nrpa
Madhesi protesters in a town in Nepal bordering India

Now, why is India, as has been the perception now, interfering in Nepal? I think the first and foremost reason is the geopolitical strategic advantage India gets by helping Nepal and drawing the government in its favour. Nepal is largely dependent on others in this hour of crisis. If not India, then definitely China will be the next option for Nepal. And India does not want Chinese influence to increase in Nepal, for obvious reasons of regional security and India’s own security. A consequence of this may be Chinese military establishment on Nepali soil under the pretext of Nepal’s national security and regional stability. And what Nepal needs at this hour is more than just an old friend – a helping hand. Secondly, by not adhering to the demands of the Madhesi, the entire southern stretch of Nepal-India border is at the risk of increased instability which will affect bordering Indian states of UP and Bihar Thirdly, India may, after all, want to have its say in the Nepali Constitution as it helped Nepal transition to a democracy, and played a role in ending the Maoist war.

The recent visit of Nepal PM K.P. Oli, which ended on 24 February, has definitely reduced the growing tension between the two countries. (The word “China” was not even uttered in the talks.) His primary purpose, as he categorically stated in the bilateral meeting, was to end the misunderstanding between the two countries. As of now, the blockade has been lifted and the flow of commodities has resumed. Although, the Nepali establishment has agreed to consider the demands of the Madhesi political parties, back home at Nepal, the Madhesi threaten to restart the protest and the blockade. I think, although it is not practically possible for Nepal to listen and give in to the demands of over 100 ethnic groups that live there, what it must not definitely do is marginalise the Madhesi which constitute 52% of the population. By ignoring them, Nepal will miss an opportunity to bring to use the human resource that they may provide. A political consensus must reach between the parties to bring stability to the nation. What India must do is to win back the hearts of Nepali junta, and really act like an “Elder Brother”.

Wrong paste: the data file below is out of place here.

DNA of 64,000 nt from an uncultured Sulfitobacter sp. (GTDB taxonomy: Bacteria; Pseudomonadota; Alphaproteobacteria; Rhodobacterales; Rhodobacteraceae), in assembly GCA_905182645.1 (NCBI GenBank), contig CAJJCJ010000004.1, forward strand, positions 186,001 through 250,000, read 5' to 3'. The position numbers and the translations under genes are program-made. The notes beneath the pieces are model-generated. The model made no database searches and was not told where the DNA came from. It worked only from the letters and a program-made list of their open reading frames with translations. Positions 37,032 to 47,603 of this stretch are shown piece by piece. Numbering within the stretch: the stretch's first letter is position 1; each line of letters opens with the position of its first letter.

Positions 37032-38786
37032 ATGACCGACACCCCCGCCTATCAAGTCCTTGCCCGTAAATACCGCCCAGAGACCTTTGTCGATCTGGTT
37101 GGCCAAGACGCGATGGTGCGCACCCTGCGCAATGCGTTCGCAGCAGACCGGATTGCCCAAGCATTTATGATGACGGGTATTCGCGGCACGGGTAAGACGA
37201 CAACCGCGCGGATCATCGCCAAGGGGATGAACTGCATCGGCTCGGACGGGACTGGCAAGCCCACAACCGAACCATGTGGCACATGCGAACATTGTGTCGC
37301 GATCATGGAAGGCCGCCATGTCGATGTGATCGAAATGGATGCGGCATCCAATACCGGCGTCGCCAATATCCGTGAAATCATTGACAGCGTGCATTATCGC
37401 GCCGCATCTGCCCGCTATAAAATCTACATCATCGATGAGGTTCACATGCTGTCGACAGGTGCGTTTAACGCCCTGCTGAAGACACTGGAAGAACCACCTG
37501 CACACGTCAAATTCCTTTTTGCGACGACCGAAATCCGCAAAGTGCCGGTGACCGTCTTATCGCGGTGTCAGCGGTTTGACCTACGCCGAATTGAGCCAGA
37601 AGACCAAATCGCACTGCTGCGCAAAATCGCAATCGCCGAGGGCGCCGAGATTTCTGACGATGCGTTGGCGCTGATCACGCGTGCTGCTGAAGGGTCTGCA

Utkarsh Singh

Advertisements

Leave a Reply

Fill in your details below or click an icon to log in:

WordPress.com Logo

You are commenting using your WordPress.com account. Log Out / Change )

Twitter picture

You are commenting using your Twitter account. Log Out / Change )

Facebook photo

You are commenting using your Facebook account. Log Out / Change )

Google+ photo

You are commenting using your Google+ account. Log Out / Change )

Connecting to %s